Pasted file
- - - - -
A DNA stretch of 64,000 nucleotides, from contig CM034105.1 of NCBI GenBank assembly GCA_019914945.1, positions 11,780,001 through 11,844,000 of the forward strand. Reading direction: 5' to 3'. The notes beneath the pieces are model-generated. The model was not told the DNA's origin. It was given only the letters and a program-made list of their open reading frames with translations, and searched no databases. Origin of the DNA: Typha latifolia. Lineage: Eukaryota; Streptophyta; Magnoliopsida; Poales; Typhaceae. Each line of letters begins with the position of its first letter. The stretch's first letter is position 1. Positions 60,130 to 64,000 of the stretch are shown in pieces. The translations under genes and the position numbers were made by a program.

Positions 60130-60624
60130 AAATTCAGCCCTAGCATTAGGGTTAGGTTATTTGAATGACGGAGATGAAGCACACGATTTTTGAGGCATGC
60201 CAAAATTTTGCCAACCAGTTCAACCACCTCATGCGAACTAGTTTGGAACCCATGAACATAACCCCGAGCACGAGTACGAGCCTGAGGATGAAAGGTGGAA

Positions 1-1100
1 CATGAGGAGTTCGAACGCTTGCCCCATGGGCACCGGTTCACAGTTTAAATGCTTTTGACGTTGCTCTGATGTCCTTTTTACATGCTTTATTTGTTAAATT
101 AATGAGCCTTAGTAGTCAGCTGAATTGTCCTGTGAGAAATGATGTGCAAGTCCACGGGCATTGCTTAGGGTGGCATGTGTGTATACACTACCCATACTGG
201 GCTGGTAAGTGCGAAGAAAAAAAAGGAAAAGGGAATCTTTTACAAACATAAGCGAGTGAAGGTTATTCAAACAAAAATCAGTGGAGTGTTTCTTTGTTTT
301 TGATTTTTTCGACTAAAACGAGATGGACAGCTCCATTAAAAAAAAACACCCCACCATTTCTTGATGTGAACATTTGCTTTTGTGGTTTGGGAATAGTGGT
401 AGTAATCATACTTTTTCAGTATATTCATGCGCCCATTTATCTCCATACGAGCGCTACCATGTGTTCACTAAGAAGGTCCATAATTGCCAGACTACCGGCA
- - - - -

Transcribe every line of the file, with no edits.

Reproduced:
A DNA stretch of 64,000 nucleotides, from contig CM034105.1 of NCBI GenBank assembly GCA_019914945.1, positions 11,780,001 through 11,844,000 of the forward strand. Reading direction: 5' to 3'. The notes beneath the pieces are model-generated. The model was not told the DNA's origin. It was given only the letters and a program-made list of their open reading frames with translations, and searched no databases. Origin of the DNA: Typha latifolia. Lineage: Eukaryota; Streptophyta; Magnoliopsida; Poales; Typhaceae. Each line of letters begins with the position of its first letter. The stretch's first letter is position 1. Positions 60,130 to 64,000 of the stretch are shown in pieces. The translations under genes and the position numbers were made by a program.

Positions 60130-60624
60130 AAATTCAGCCCTAGCATTAGGGTTAGGTTATTTGAATGACGGAGATGAAGCACACGATTTTTGAGGCATGC
60201 CAAAATTTTGCCAACCAGTTCAACCACCTCATGCGAACTAGTTTGGAACCCATGAACATAACCCCGAGCACGAGTACGAGCCTGAGGATGAAAGGTGGAA

Positions 1-1100
1 CATGAGGAGTTCGAACGCTTGCCCCATGGGCACCGGTTCACAGTTTAAATGCTTTTGACGTTGCTCTGATGTCCTTTTTACATGCTTTATTTGTTAAATT
101 AATGAGCCTTAGTAGTCAGCTGAATTGTCCTGTGAGAAATGATGTGCAAGTCCACGGGCATTGCTTAGGGTGGCATGTGTGTATACACTACCCATACTGG
201 GCTGGTAAGTGCGAAGAAAAAAAAGGAAAAGGGAATCTTTTACAAACATAAGCGAGTGAAGGTTATTCAAACAAAAATCAGTGGAGTGTTTCTTTGTTTT
301 TGATTTTTTCGACTAAAACGAGATGGACAGCTCCATTAAAAAAAAACACCCCACCATTTCTTGATGTGAACATTTGCTTTTGTGGTTTGGGAATAGTGGT
401 AGTAATCATACTTTTTCAGTATATTCATGCGCCCATTTATCTCCATACGAGCGCTACCATGTGTTCACTAAGAAGGTCCATAATTGCCAGACTACCGGCA